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What Happened When We Compared Two AI-Powered Content Tools

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Editor's Note: This post has been republished from MarketMuse's website. MarketMuse is a Marketing AI Institute partner.

Back in September 2020 when I first wrote about comparing MarketMuse First Draft with GPT-3 there weren’t many examples from which to draw. GPT-3 was still closed to the general public. Fast forward to 2021 and numerous startups are using GPT-3’s API to power their platforms.

Which made me curious. How does MarketMuse’s proprietary natural language model known as First Draft compare against GPT-3? My experience the first time around wasn’t that great. The sample GPT-3 output I saw at the time left much to be desired. In hindsight, I shouldn’t have expected much. Typing in a topic title and expecting a decent piece of long-form content in return is quite a stretch. It still is.

This time around I took a different approach.

Enter Snazzy.AI, a GPT-3 powered app that combines its own machine learning layer. Snazzy has a number of templates geared towards short-form content such as Google Ads, Facebook Ads, landing pages, and product descriptions.

New to its platform is what it calls its Content Expander, which “expands a single sentence or bullet points into a complete thought.” That didn’t quite sound like long-form content to me, but I thought it was worth a shot.

So here’s what I did.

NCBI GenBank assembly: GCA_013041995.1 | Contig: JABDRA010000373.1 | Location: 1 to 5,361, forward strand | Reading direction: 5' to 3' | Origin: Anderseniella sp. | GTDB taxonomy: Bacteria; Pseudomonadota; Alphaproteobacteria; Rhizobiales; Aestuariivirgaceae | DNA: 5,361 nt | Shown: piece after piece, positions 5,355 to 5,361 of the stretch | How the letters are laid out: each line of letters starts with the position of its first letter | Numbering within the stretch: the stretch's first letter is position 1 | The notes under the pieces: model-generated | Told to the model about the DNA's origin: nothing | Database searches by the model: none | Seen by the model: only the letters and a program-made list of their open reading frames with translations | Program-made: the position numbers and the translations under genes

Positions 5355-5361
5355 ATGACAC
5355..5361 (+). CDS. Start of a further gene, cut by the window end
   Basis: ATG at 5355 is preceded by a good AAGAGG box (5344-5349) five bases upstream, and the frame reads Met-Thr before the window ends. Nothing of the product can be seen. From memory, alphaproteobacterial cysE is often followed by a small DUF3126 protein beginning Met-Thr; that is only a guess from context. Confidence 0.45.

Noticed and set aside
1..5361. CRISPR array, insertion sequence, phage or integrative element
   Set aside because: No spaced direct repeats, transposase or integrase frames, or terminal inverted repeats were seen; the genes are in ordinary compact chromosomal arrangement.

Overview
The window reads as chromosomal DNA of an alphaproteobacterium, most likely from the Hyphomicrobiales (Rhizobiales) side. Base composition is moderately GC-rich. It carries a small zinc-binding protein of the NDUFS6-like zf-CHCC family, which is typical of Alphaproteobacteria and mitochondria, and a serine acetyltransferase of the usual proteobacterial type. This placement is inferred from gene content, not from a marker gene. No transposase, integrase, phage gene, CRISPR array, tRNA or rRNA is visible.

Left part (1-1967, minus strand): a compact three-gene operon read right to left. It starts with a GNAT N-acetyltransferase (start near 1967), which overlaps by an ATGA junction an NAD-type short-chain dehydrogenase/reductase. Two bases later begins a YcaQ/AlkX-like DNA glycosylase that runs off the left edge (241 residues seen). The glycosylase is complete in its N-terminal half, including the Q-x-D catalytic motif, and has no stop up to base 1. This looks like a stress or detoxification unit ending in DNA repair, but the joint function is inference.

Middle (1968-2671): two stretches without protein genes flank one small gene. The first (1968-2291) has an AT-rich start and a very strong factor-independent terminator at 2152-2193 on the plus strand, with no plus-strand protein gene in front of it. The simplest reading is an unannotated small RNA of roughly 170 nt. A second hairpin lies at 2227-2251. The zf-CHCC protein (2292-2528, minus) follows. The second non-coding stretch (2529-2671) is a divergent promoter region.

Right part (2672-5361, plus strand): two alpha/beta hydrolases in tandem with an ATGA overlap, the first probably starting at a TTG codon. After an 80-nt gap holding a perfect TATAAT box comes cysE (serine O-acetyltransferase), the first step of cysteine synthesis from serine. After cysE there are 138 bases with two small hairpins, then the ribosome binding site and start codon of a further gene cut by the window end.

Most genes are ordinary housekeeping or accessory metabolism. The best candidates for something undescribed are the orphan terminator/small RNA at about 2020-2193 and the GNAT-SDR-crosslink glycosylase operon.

Setting up The NLG Experiment

The way Snazzy’s text expander works is you provide it with a topic and a summary, along with some additional information, and it will generate text output. Exactly how long the output is seems arbitrary.

For that additional information, I provided Snazzy with the 10 most important topics from MarketMuse topic model for it to use as “Branded Keywords.”

The topic, by the way, is “glucagon as a non-invasive diabetic treatment.” Heavy stuff, for sure!

For this experiment, I used the output from MarketMuse First Draft. Keep in mind this is already a well-structured and topically rich piece of content created through natural language generation.

I entered in the first subsection heading along with the first paragraph as priming material for the GPT-3 engine. I repeated this process for each additional subsection in the article, essentially stitching the generation together, section by section.

The Results

  Content Score Word Count
MarketMuse First Draft 31 1,760
GPT-3 (Snazzy) 26 953


The results were quite good all around. Normally, MarketMuse First Draft output hits the Target Content Score. But in this case, I kept the same older output used in my previous comparison post, while the topic model (from which Target Content Score is derived) is the most current.

The GPT-3 output performed well, with just a Content Score of 20% less than MarketMuse First Draft. It also accomplished this with far fewer words.

MarketMuse First Draft

Here’s a snippet of MarketMuse First Draft.

Glucagon-as-a-Non-invasive-Diabetic-Treatment-SampleRead the entire article.

GPT-3 (Snazzy) With MarketMuse First Draft

Here’s part of the NLG output from Snazzy including the subheadings and text used to prime the GPT-3 generation.

glucagon-excerpt-First-Draft-GPT-3Read the entire article.


The GPT-3 output from Snazzy is quite impressive and nicely complements that of MarketMuse First Draft. Overall, it reads well.

Upon refection, the resulting content is really a collaboration between two NLG platforms, MarketMuse First Draft and GPT-3. MarketMuse First Draft provided 25% of the initial content as a primer for GPT-3 while it generated the balance. While that may seem excessive, I suspect that GPT-3’s model needs a sufficient amount of existing content in order to set the direction.

Certainly, generating long-form content is a different beast than, say, creating a Facebook ad, for a number of reasons.

Lastly, keep in mind that no editing was done. Also, I didn’t run multiple generations through Snazzy, I just ran one instance for each section and took the raw output.


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